The Shape of Things to Come --- pruning advice needed
Every shrub in my new yard was trimmed over the last 5 years with nothing but a hedge trimmer. The first thing the nurseyman said when delivering some plants was that this was the Staten Island method of landscaping. I was stunned that he might have guessed I moved here from SI, but he explained that builders there supplied landscape material by shape --- round, cone, square and long rectangle (for hedges) and every plant had to be perfectly shaped, none free-form and homeowners maintained those shapes in perpetuity.
Before I make mistakes in the opposite direction and let everything grow 'wild', I thought I'd share some photos and get your opinions. The most prevalent shrub in these photos is boxwood. Is it healthy to keep them well hedge-trimmed, or is it better to seriously thin them out and only occasionally hand trim them to shape?
This first photo shows the front as you drive in. In the immediate foreground are white azaleas that I had to cut down about 2 feet to show the rounded tops of the boxwood behind them. Further to the left is a carefully trimmed evergreen bush, a manicured little row of boxwoods and a tall and perfectly boxed shaped holly against the wall of the house. MY OPINION: Only use 'renewal' pruning to keep the azaleas at a reasonable height and shape, but hedge trim and prune all the rest to maintain their shapes.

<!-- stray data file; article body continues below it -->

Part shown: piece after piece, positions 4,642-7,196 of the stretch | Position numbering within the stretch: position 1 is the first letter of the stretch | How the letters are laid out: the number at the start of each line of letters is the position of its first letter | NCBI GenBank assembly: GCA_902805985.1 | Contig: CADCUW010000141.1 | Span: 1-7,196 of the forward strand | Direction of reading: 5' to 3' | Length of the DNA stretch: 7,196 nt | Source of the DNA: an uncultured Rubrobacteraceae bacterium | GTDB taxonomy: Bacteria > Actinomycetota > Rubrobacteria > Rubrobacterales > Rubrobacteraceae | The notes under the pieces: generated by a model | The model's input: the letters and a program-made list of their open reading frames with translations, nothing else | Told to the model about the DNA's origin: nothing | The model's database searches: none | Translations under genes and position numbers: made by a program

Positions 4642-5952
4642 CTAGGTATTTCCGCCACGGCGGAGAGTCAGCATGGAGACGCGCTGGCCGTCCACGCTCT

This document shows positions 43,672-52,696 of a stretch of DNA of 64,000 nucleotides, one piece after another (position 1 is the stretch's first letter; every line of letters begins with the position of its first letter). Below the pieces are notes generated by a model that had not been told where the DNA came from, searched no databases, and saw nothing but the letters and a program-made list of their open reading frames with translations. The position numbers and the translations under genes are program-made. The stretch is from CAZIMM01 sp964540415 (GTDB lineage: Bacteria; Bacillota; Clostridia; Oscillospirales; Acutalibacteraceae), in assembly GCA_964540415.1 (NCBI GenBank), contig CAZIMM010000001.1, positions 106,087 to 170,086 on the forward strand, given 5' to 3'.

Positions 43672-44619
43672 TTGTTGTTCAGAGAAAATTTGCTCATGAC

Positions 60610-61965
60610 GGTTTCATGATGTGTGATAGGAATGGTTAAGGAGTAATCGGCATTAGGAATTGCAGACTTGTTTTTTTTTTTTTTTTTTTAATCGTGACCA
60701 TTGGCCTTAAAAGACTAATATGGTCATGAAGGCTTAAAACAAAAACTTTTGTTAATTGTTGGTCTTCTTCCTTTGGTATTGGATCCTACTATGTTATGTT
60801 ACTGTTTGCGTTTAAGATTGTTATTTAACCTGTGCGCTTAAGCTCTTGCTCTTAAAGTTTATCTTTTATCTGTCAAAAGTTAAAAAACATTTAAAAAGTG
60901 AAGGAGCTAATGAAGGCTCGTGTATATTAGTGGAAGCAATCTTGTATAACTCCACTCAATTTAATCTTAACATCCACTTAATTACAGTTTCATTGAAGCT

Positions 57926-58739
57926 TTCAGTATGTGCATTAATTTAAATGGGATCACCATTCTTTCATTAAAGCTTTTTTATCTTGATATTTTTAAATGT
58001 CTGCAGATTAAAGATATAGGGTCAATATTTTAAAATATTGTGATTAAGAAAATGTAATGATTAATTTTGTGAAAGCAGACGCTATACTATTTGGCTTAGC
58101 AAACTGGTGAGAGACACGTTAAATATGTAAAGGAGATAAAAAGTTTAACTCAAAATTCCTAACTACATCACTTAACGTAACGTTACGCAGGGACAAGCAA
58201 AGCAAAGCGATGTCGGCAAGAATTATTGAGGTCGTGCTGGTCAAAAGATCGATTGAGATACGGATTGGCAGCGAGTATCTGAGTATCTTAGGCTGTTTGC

The other side of the front of the house features a boxwood hedge with a sloping front, and then onto laurels, azaleas and evergreen bushes. MY OPINION: let the laurels and azaleas grow free-form, but keep the boxwoods and evergreen bushes hedge-trimmed.
The next set are of the backyard with the ever-present wire frame reindeer ('she' who must be obeyed). The little boxwood are perfect oval shapes, but I think the hollies and larger boxes behind should grow free(r).
More Hollies and Boxwoods, but I'm concerned that the Abelia on the right of this photo has gotten too large.
And lastly, the Holly screen for the Driveway. You wouldn't believe the condition and shape of these hollies before I thinned them and let them grow out a bit. They were perfectly square, and the foliage was so small and dense I could barely get a (gloved) finger in there. MY OPINION: Prune them once annually after Christmas and try to get them into a somewhat pyramid shape (wider at the bottom, with maybe 3 feet of flat top).